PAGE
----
This Bill also contains important measures to protect victims. For example, it will encourage the police to impose strict conditions on bail more frequently in high harm cases, and a new duty to seek the views of victims on pre-charge bail conditions. This will be particularly important in domestic abuse cases.
The Bill extends the scope of the current legislation that criminalises sexual activity with a child under the age of 18 by people who hold defined positions of trust to include faith leaders, sports coaches and others who similarly coach, teach, train, supervise or instruct a sport or religion on a regular basis.
Automatic halfway release point from prison will be ended for an additional cohort of serious sexual and violent offenders; making a Whole Life Order the starting point for the premeditated murder of a child and preventing the automatic early release of prisoners who are of significant public protection concern. Similarly, the Bill will also introduce a new power to enable the Parole Board to set aside decisions if they are fundamentally flawed, or where significant new information comes to light after a hearing or decision.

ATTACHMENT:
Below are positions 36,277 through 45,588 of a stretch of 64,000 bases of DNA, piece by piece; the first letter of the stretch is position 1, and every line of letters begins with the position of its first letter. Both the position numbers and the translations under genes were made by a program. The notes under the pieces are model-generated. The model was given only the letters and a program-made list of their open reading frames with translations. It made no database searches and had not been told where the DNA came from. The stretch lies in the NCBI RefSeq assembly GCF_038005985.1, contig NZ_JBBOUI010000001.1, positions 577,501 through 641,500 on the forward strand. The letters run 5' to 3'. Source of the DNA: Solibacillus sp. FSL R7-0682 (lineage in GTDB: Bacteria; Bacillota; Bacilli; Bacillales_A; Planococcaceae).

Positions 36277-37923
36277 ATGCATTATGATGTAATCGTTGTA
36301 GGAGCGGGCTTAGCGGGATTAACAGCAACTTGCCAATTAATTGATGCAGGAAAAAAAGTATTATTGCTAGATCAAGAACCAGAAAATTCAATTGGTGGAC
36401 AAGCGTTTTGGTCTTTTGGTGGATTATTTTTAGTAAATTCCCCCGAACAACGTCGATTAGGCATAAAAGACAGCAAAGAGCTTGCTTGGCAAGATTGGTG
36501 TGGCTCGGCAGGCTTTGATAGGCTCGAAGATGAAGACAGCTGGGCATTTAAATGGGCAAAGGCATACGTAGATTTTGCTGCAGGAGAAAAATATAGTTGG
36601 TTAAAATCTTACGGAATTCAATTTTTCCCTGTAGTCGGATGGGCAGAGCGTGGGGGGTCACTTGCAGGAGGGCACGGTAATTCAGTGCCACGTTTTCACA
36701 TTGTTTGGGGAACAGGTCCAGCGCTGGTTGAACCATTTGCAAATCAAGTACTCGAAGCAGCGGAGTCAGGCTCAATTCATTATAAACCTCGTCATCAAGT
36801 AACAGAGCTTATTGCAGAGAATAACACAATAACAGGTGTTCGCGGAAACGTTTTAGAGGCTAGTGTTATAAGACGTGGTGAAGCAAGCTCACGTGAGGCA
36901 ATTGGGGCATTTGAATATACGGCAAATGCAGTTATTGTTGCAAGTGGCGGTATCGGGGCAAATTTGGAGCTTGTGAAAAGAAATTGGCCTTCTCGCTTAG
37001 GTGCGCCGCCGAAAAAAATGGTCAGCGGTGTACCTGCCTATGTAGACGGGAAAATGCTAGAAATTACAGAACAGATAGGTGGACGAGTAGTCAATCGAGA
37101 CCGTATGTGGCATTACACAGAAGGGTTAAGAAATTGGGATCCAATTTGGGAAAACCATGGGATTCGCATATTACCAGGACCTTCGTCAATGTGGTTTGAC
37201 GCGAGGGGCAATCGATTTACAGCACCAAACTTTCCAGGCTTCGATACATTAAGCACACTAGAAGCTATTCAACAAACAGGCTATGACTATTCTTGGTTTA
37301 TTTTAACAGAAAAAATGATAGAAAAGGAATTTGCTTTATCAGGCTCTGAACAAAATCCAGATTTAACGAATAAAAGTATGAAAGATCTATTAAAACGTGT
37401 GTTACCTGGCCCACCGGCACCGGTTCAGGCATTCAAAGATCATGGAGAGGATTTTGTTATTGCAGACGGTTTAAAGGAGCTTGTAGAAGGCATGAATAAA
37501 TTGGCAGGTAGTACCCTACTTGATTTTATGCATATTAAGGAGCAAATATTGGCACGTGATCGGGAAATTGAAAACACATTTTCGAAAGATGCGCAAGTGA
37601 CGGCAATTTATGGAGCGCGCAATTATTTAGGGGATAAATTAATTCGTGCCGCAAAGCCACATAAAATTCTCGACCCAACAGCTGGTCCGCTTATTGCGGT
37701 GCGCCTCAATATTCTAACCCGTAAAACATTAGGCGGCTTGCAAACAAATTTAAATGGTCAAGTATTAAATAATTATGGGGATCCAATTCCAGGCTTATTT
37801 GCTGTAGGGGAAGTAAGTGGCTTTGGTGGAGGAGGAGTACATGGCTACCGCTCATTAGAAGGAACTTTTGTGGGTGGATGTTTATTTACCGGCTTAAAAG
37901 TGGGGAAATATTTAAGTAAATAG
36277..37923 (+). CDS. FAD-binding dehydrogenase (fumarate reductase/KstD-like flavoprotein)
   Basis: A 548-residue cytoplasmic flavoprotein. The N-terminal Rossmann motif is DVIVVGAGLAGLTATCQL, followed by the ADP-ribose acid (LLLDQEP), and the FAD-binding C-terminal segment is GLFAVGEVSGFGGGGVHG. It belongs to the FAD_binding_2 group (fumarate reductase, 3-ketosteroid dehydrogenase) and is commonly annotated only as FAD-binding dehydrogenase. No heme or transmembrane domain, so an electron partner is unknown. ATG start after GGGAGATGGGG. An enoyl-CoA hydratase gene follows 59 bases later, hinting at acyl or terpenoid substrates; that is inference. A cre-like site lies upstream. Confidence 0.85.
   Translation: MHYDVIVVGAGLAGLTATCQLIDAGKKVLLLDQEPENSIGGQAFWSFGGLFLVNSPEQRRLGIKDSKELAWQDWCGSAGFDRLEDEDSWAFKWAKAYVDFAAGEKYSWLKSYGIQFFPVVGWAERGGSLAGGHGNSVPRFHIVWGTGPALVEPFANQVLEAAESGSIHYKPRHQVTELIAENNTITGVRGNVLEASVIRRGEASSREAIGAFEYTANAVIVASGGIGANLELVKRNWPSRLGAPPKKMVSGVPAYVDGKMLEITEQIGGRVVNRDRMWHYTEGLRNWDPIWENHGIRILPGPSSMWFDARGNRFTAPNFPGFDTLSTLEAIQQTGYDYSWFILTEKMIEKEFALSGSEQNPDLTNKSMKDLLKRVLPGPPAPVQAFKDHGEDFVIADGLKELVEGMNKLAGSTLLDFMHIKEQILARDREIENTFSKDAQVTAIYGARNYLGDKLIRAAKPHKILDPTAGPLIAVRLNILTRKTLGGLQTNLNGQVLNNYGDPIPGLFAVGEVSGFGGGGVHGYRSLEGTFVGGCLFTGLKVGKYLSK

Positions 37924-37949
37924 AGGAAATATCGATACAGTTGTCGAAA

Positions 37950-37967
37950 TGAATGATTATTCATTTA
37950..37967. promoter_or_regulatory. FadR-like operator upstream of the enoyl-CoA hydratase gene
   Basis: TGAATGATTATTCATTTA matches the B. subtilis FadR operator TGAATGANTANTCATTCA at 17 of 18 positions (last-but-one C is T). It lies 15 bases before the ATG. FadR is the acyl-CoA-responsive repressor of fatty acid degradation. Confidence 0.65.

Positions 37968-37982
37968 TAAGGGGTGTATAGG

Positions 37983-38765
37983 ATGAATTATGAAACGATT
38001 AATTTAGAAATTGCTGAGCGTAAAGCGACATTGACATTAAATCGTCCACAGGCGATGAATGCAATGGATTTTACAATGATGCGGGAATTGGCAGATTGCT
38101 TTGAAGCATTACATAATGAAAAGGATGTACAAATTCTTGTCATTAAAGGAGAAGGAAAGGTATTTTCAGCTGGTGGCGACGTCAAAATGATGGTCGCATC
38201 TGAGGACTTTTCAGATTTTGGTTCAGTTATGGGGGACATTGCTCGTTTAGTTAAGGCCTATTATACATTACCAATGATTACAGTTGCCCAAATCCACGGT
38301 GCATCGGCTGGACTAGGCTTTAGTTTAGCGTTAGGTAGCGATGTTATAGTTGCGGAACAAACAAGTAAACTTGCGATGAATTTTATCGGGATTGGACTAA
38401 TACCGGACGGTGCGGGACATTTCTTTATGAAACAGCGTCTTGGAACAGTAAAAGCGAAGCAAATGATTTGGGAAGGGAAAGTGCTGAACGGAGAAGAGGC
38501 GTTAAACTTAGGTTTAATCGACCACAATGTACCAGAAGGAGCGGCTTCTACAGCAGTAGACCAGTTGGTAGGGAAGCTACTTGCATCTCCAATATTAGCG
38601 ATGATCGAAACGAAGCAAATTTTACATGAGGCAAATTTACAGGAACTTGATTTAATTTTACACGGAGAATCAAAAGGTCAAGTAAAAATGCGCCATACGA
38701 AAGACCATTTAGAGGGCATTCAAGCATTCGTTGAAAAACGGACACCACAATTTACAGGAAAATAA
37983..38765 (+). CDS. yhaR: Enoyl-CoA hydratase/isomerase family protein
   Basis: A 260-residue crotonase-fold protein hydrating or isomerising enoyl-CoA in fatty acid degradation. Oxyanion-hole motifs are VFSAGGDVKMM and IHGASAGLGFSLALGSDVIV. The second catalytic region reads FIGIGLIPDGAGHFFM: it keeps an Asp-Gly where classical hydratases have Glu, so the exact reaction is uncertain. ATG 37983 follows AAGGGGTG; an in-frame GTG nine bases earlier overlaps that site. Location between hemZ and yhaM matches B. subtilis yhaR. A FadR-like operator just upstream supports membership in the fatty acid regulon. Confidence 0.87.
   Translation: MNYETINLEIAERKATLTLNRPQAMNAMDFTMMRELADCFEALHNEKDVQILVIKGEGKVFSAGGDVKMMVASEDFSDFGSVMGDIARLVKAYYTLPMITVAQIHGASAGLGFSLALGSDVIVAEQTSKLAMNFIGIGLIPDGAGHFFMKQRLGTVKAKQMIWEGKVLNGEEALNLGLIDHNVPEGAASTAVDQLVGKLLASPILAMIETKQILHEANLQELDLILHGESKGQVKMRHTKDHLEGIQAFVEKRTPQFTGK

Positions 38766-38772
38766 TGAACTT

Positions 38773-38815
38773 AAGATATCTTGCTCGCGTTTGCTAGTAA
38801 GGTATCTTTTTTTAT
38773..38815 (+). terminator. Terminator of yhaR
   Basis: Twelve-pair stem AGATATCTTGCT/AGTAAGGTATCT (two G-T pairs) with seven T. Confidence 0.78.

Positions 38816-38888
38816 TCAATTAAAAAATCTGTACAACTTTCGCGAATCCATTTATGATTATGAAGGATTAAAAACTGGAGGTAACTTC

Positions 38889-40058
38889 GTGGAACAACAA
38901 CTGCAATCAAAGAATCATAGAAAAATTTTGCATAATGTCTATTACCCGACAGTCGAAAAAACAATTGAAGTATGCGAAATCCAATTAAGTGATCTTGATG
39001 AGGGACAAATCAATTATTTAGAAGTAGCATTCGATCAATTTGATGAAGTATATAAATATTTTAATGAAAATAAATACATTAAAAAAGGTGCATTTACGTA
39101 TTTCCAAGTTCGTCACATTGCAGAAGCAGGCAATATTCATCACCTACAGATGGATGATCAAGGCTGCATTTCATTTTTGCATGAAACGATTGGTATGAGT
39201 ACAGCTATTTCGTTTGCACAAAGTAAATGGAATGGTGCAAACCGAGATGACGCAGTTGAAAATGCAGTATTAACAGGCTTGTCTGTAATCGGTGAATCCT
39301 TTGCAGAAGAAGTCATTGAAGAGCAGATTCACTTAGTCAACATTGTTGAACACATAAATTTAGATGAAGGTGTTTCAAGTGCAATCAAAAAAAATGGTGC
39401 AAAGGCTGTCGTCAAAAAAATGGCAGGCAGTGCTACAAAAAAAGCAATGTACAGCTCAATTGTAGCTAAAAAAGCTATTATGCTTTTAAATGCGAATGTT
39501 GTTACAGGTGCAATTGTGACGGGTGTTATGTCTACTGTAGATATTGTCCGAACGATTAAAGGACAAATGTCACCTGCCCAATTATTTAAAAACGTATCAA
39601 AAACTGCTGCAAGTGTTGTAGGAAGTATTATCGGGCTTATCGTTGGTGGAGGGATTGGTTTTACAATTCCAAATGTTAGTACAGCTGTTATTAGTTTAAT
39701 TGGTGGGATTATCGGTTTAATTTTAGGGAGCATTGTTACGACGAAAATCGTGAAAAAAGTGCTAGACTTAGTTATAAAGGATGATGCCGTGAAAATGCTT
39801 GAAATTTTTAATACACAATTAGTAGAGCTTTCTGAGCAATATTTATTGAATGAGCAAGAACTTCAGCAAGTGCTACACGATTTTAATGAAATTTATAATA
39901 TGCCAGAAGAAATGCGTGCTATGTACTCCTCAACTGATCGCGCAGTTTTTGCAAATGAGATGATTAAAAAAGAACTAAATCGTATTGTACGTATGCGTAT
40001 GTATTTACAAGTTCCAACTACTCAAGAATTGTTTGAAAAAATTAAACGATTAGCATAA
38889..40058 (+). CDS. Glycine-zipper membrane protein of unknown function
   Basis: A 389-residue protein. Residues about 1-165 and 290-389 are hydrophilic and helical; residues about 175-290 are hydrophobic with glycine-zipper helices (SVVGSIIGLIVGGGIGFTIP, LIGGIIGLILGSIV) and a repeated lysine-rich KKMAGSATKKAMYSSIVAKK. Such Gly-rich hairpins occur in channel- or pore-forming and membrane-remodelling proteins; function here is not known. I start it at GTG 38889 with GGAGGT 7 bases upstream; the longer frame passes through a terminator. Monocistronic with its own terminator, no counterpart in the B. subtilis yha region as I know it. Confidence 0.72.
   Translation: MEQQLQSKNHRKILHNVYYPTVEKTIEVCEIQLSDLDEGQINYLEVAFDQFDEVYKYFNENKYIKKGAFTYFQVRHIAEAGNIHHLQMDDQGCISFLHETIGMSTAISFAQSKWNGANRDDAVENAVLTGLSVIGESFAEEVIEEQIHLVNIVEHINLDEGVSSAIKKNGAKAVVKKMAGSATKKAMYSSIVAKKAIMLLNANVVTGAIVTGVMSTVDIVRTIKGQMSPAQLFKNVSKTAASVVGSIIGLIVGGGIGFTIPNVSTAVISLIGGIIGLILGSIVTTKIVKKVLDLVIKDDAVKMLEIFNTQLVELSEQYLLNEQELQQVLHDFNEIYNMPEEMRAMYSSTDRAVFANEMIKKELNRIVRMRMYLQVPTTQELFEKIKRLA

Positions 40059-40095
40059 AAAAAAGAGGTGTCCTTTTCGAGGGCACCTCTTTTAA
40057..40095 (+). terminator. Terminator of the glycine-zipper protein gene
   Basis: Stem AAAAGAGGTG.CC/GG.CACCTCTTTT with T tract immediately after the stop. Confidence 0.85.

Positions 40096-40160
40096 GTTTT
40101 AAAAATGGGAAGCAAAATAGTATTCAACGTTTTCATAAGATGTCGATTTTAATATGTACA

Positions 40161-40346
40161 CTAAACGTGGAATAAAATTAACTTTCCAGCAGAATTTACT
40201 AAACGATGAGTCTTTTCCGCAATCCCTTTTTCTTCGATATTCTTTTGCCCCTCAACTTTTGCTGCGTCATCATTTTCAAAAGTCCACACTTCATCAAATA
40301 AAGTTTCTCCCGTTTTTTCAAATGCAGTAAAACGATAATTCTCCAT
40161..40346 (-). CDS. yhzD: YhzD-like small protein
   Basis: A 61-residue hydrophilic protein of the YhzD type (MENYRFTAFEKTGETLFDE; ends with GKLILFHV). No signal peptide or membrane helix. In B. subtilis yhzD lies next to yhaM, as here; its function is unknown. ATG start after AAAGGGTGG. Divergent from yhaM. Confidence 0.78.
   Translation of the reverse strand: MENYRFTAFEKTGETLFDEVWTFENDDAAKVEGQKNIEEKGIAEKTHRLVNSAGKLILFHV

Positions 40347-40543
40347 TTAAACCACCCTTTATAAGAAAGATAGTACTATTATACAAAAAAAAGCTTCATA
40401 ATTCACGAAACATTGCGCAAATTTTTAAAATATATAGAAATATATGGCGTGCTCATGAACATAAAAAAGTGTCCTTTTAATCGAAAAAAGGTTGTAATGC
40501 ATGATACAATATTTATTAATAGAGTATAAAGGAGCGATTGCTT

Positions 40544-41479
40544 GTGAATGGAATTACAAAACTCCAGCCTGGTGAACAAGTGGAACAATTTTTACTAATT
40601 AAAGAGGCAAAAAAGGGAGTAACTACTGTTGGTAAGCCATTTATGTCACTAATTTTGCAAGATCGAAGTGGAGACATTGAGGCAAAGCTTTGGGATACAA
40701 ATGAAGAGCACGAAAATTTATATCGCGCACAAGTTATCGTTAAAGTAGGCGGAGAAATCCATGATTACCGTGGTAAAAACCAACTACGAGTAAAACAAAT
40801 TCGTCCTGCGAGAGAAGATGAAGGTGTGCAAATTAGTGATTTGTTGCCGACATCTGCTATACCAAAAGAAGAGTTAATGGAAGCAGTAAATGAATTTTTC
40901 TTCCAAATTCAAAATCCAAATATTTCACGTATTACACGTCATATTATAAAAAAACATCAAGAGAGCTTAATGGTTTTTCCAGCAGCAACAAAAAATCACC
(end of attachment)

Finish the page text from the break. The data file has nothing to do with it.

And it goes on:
Courts and Juries
The Bill outlines several measures that could allow the courts to operate as normal as soon as possible and cut into the backlog.
Virtual juries were trialled with huge success last year on four occasions by the International Fair Trials Organisation JUSTICE most notably in Wimbledon. I made the point in the House of Commons that perhaps these should be known as ‘Wimbledon Juries’.
These trials were subject to research and authentication by the University of Oxford, which proved the trials were as effective in executing their responsibilities as juries in courtrooms. They can be inexpensive and can return juries to their historic origins – based within communities. I have urged the Government to continue to look into this possibility.
On juries, the Bill provides that British Sign Language (BSL) interpreters can be present in the jury deliberation room, meaning that profoundly deaf individuals are not prevented from participating in jury service simply because they require the assistance of a BSL interpreter.